The poverty line is critical because it’s used to determine if people are candidates for specific benefits associated with programs like Medicare, Medicaid, the Affordable Care Act (ACA) and Supplemental Nutrition Assistance Program (SNAP). Presently, individuals who make less than $12,490 a year are under the poverty line, which includes 4.7 million seniors.
Let’s take Medicare as an example. The administration’s change to the poverty line’s calculation would increase the costs of prescription drugs and premiums for low-income seniors. This would impact approximately 250,000 seniors who use prescription drugs and could force 150,000 elderly people to pay more than $1,000 for continued coverage for doctors’ visits.
Sadly, changing the poverty line calculation would also decrease the benefits for older Americans associated with Medicaid. At the moment, millions of adults have qualified for Medicaid expansion through the ACA, including older adults between 50 and 65. Under the administration’s proposal, changing how inflation is measured for the poverty line would cause 250,000 people to lose their Medicaid expansion coverage over a 10-year period.
Unfortunately, the negative impact of changing the poverty line calculation does not stop with healthcare. The Low Income Home Energy Assistance Program (LIHEAP) helps people in this country with their energy bills, like those for heat and air conditioning. According to a 2018 survey by the National Energy Assistance Directors’ Association, seniors are in 46 percent of households that receive LIHEAP. Are we really suggesting cutting benefits from low-income seniors who need help with their energy bills, especially in states with extreme weather like Florida and Minnesota?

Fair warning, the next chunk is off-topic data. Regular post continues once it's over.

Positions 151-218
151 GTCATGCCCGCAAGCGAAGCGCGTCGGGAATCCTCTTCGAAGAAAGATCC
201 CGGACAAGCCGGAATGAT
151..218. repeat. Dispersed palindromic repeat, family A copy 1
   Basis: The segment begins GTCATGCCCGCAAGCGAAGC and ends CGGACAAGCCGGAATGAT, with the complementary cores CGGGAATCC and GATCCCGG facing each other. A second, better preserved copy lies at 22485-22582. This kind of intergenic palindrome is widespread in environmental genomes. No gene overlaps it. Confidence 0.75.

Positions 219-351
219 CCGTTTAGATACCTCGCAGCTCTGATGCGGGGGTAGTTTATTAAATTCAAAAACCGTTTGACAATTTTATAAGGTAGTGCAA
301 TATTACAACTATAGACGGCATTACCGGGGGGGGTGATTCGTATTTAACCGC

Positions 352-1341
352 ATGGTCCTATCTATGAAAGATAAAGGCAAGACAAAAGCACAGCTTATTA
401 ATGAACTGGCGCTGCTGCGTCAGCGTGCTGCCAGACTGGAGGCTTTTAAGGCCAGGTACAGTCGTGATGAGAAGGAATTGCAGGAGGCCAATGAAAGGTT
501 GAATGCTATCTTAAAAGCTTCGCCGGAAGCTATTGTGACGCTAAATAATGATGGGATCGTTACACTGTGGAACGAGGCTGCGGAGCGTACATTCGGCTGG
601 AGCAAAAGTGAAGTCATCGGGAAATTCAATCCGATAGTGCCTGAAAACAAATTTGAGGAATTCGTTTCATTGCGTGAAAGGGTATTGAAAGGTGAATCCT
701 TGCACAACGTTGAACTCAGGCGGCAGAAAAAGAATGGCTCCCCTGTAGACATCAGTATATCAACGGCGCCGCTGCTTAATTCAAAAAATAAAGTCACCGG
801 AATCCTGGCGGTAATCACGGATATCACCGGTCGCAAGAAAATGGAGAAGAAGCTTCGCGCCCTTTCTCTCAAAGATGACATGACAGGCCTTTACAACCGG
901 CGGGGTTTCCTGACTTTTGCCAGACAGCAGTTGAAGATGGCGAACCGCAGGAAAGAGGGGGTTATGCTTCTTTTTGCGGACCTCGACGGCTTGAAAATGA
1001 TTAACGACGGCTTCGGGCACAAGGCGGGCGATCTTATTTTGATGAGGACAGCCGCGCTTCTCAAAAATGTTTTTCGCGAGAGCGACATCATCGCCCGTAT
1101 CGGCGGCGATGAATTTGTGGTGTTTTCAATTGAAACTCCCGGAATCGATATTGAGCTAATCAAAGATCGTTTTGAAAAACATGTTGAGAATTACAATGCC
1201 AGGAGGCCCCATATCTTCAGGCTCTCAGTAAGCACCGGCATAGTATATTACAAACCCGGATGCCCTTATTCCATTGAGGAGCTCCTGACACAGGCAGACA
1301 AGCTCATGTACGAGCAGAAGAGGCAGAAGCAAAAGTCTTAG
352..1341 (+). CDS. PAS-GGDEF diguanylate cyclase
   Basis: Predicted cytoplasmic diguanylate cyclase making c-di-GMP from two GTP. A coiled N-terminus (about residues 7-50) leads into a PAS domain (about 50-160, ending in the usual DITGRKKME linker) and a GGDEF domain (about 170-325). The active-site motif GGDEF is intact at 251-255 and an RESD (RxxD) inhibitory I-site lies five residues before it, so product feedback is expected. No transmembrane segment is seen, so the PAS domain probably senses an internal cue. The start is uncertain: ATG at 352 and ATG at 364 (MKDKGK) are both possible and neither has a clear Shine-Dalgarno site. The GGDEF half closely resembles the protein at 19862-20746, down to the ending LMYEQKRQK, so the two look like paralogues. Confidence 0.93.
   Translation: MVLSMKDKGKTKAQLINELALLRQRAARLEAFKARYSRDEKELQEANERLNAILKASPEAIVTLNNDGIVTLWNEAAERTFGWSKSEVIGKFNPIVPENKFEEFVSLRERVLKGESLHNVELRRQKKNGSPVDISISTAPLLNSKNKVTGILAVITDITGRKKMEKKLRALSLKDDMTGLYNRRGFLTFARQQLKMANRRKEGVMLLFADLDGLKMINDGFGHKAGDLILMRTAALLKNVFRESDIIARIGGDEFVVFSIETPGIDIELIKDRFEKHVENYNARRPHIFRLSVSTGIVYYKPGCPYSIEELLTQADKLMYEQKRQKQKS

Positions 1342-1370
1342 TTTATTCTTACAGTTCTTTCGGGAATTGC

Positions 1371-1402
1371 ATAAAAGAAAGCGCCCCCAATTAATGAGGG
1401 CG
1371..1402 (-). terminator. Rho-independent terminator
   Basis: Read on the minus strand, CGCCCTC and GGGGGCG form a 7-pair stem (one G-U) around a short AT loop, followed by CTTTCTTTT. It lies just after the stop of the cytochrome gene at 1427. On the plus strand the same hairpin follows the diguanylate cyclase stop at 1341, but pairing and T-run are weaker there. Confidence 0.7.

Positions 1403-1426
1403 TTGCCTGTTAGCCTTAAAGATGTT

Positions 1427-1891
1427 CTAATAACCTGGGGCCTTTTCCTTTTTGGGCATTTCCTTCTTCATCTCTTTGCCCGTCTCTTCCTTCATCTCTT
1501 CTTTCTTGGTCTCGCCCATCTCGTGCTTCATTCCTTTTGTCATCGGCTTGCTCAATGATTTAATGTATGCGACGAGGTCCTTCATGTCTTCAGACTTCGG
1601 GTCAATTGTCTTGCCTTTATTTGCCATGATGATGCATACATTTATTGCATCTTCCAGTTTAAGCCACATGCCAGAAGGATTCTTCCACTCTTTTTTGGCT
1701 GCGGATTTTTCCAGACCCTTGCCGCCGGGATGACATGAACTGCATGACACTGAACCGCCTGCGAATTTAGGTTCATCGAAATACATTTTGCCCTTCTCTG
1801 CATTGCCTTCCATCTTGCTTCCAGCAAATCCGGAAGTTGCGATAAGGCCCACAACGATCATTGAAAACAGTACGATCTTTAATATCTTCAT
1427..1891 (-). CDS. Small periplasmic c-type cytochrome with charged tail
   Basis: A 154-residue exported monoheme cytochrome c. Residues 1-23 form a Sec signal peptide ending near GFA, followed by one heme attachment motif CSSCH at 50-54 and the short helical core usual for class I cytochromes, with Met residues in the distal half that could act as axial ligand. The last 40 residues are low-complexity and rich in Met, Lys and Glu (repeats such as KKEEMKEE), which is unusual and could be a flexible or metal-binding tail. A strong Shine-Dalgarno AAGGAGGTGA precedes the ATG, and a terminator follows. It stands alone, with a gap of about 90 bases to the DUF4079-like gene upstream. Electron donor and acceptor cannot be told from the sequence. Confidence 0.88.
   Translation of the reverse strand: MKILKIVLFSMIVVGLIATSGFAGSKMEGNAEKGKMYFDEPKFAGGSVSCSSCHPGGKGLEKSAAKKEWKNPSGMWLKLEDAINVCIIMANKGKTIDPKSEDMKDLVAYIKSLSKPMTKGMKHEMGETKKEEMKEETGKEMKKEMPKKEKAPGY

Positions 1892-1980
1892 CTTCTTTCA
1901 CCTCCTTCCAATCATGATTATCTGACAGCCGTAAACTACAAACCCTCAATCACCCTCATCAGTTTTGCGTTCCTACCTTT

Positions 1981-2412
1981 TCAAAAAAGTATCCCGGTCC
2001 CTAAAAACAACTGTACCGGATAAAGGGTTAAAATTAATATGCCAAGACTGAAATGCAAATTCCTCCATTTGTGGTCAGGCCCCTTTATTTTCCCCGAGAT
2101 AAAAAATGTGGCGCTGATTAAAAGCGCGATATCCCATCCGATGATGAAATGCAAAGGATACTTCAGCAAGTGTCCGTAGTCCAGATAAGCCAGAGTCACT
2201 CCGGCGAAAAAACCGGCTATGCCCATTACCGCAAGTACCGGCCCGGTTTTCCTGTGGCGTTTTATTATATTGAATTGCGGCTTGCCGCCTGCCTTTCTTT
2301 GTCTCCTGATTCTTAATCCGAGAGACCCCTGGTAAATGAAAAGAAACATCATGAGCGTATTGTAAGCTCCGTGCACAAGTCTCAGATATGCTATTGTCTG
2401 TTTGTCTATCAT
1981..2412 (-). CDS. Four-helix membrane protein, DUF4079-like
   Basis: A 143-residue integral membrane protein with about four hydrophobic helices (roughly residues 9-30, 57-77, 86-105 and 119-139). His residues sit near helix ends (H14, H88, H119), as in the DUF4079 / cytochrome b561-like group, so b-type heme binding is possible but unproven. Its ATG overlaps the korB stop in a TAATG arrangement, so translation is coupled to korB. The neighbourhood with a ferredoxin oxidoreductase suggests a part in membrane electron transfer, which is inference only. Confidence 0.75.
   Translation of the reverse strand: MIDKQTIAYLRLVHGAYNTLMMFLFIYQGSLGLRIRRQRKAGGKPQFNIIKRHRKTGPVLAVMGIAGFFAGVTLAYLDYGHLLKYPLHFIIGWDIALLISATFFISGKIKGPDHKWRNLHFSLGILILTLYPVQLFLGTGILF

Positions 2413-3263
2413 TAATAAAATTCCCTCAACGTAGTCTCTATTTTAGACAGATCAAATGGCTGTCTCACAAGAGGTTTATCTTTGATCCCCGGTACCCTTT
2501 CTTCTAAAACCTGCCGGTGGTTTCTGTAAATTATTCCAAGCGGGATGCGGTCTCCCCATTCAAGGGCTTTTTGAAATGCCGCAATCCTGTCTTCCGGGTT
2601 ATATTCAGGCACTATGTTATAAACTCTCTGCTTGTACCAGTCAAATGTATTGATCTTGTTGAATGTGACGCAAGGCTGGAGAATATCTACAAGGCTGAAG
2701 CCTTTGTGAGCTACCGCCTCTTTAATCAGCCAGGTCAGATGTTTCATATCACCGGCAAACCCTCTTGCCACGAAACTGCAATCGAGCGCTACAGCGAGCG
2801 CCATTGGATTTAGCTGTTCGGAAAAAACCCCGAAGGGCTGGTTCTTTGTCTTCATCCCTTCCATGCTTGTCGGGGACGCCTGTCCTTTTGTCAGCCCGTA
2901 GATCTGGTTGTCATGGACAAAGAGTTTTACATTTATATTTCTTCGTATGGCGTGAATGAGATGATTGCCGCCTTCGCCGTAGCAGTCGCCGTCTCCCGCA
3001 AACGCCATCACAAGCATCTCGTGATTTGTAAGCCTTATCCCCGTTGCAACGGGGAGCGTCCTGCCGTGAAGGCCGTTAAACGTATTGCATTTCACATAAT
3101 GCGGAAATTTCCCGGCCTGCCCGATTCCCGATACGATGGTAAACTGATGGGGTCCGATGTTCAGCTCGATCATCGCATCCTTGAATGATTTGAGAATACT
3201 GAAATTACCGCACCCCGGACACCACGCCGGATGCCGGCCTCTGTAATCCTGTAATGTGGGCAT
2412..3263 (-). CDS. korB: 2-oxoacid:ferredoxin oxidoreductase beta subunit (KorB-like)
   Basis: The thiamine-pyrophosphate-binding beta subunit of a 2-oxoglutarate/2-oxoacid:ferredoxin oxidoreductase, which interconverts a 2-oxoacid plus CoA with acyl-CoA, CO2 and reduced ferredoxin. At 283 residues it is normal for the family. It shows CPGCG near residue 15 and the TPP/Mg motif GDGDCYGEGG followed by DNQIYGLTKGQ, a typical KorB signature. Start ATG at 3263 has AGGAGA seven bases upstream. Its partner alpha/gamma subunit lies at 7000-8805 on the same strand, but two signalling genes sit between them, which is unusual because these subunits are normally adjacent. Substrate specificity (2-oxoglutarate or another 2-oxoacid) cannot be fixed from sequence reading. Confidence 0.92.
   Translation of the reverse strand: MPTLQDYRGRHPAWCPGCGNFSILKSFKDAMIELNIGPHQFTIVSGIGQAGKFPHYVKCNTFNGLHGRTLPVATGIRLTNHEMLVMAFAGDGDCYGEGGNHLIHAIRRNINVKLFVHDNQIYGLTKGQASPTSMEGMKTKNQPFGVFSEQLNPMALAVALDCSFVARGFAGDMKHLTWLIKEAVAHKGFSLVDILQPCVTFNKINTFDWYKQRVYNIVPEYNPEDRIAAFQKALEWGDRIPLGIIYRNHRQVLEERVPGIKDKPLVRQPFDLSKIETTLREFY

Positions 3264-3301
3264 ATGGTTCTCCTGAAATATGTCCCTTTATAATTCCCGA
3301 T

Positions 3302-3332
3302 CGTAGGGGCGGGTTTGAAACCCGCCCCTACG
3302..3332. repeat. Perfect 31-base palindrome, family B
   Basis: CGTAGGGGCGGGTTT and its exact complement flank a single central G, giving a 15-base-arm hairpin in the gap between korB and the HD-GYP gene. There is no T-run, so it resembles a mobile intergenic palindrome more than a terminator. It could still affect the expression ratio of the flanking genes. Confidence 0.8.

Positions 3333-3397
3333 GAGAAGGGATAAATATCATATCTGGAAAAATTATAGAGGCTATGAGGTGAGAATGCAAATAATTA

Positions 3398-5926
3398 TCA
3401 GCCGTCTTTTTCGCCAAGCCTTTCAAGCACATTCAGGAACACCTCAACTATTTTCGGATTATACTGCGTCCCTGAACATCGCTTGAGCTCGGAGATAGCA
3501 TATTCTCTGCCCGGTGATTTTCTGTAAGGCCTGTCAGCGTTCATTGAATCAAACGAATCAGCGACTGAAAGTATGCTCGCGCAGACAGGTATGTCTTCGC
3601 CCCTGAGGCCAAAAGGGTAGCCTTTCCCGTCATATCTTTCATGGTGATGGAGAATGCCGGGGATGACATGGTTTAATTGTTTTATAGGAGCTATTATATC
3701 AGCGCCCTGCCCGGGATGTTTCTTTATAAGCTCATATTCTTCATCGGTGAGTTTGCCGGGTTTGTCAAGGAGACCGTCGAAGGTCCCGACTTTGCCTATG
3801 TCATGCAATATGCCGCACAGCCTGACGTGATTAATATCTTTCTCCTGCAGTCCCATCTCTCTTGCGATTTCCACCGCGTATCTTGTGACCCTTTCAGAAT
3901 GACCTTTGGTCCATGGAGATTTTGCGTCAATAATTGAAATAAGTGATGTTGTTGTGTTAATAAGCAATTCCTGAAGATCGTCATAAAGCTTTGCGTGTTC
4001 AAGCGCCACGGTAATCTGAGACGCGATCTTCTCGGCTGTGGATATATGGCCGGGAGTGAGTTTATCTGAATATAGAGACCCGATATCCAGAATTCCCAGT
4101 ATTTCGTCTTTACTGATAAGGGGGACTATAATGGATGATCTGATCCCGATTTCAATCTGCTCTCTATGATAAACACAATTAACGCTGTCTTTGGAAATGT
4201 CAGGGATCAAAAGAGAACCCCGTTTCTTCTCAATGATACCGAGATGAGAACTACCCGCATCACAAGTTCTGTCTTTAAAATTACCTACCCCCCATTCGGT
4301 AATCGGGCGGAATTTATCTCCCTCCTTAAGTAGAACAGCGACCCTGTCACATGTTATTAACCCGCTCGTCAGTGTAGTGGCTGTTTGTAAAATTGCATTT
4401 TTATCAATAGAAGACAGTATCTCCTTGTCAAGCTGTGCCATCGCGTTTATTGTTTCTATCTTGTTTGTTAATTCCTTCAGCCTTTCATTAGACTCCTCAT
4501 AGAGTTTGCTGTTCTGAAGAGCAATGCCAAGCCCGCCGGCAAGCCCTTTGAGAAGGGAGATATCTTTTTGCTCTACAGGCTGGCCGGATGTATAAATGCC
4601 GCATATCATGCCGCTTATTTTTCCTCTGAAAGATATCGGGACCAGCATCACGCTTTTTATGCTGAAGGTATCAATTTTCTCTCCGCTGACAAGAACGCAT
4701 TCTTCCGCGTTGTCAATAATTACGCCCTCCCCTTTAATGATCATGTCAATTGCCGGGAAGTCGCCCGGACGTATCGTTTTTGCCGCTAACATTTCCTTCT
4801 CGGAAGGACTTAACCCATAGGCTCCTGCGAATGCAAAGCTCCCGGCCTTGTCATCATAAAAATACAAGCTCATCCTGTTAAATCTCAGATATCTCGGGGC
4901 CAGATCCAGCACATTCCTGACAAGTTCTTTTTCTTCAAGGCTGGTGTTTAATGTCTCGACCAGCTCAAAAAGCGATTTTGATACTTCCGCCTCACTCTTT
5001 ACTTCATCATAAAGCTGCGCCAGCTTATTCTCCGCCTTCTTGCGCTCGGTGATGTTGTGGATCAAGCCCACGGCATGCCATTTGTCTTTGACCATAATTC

When Congress passed tax cut legislation in 2017, B’nai B’rith argued that ballooning deficits could cause lawmakers to campaign for cuts to important social programs like Medicare and Medicaid. Our press release from December 2017 stated, “Perhaps the biggest danger this Congressional tax plan includes is the likelihood of future cuts to critical federal programs such as Medicare and Medicaid to help pay down what most economists say will be a massive increase in the deficit that will result from these tax cuts. Experts predict that the ensuing revenue short-fall would have to be made up by drastic cuts to programs fundamental to seniors in need.”
So here we are! The U.S. budget deficit ballooned to $738.6 billion during the first eight months of the 2019 fiscal year, and, as we predicted, proposals have been rolled out that cut benefits from older Americans.
Seniors living below the poverty line are not likely to gain full-time employment to pull themselves up by their bootstraps. Consequently, I hope the administration rethinks this policy so our country can help meet the challenges faced every day by older Americans.